Dear Prairie Enthusiast,
A few days ago I went seed picking. I don’t get out to pick much anymore—most of my time is spent tending the prairie garden and processing the seed that other volunteers have picked—-over 100 species to date.
The prairie divas assigned me to pick 1/3 of a large bag of Pycnanthemum tenuifolium (narrowleaf mountain mint—-the stuff that makes great peppermint tea) from the back 40 (well, 240 actually.) To me that translated into ½ a bag as the divas are known to jam their bags full when picking. I’m more of a fluffer—-it gives me a sense of accomplishment.
I got up early to beat the heat and was chomping at the bit by 6:15 a.m.—-waiting for it to get light enough so I could see where I was going. The hubby, who was assigned to pick Desmanthus illinoensis (Illinois Bundle flower) said he would wait until it ‘warmed up’ (it was 70 degrees at 6 a.m.!) Bundle flower is one of my favorite prairie plants. It has such fragile-looking flowers that turn into lovely brown seed pods reminiscent of roses. Such a study in contrasts.
By 6:30 I was in the car and on my way to the minty motherlode. There is a portion of the prairie here at Lonetree Farm that we call ‘The Washboard’ because the ground is corrugated—-probably from long-ago farming activity. It’s a gentle uphill climb but has treacherous gullies that cascading water has made over the years. The gullies are hard to see under the dense vegetation, so it’s good to follow deer trails whenever possible. How do the deer know to avoid these sinkholes? I needed to be careful; I’d left my phone at home and no one would come to my aid if I twisted an ankle.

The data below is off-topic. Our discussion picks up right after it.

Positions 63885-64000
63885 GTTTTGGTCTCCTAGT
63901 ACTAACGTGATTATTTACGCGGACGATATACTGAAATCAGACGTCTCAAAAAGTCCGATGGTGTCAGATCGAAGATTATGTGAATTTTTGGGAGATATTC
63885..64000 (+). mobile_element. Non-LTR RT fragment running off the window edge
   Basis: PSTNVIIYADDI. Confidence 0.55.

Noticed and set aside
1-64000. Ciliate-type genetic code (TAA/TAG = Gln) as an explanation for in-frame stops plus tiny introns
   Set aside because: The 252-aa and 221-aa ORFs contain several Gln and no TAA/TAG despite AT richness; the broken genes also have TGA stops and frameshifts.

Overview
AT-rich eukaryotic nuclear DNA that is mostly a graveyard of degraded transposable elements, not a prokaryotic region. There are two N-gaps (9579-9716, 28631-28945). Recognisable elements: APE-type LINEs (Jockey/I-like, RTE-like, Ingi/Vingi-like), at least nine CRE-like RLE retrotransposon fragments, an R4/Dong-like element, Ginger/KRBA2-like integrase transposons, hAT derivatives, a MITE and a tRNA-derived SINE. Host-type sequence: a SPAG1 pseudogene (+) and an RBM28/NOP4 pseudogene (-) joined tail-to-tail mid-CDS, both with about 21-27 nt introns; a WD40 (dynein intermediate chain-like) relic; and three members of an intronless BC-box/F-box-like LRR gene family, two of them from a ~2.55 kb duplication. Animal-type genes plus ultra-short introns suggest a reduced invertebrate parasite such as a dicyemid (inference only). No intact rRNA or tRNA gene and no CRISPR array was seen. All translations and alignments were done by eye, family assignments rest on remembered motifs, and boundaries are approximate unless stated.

I flushed a pair of Great-horned Owls as I worked my way uphill and they must have settled in a copse not far away—-the crows let me know of their displeasure at having to accommodate these two invaders! I noted other prairie plants growing where I walked; some Gentiana alba (white gentian) here, some Rosa Carolina (Carolina rose) there. Bumblebees almost exclusively pollinate the gentians—-they are the only insects strong enough to pry the petals of the flower apart to access the nectar at the bottom.
Other than the steady drone of insects and the chittering of a few goldfinches, all was quiet on the prairie. I was alone with my thoughts. This is where the pleasure of seed picking kicks in. I thought about many things: the amount of work needed in the prairie garden after an absence of three weeks; the drying seed on the tables in the shed that would require my attention; the bags of seed that had accumulated at my workstation and would need percentage calculations. I thought about my son’s retirement at the end of the year. Would the siren call of new opportunities lure him out of retirement before he’s had a chance to savor it? I thought about my grandchildren. Will my grandson continue to be the carefree boy we think of as ‘the ambassador’ because he gets along with everyone? Will my granddaughter stop wearing black and—like Greta Garbo—quit insisting that she “vants to be alone”?
I’ll tell you what I didn’t think about. I didn’t think about the upcoming election; I didn’t think about the evil in the world; I didn’t think about all the problems we have created for ourselves and the negative impact we, as a species, have on so many other living things. For these few hours I only thought about maintaining my footing, filling my bag with seeds and how enjoyable the breeze was on my sweaty brow. It’s a wonderful way to spend time. If you’ve never picked prairie seed you should definitely try it and for those of you who volunteer on a regular basis, we thank you!
Regards, Rickie Rachuy
The Northwest Illinois Prairie Enthusiasts
Protecting, Restoring and Managing the Driftless Areas of Illinois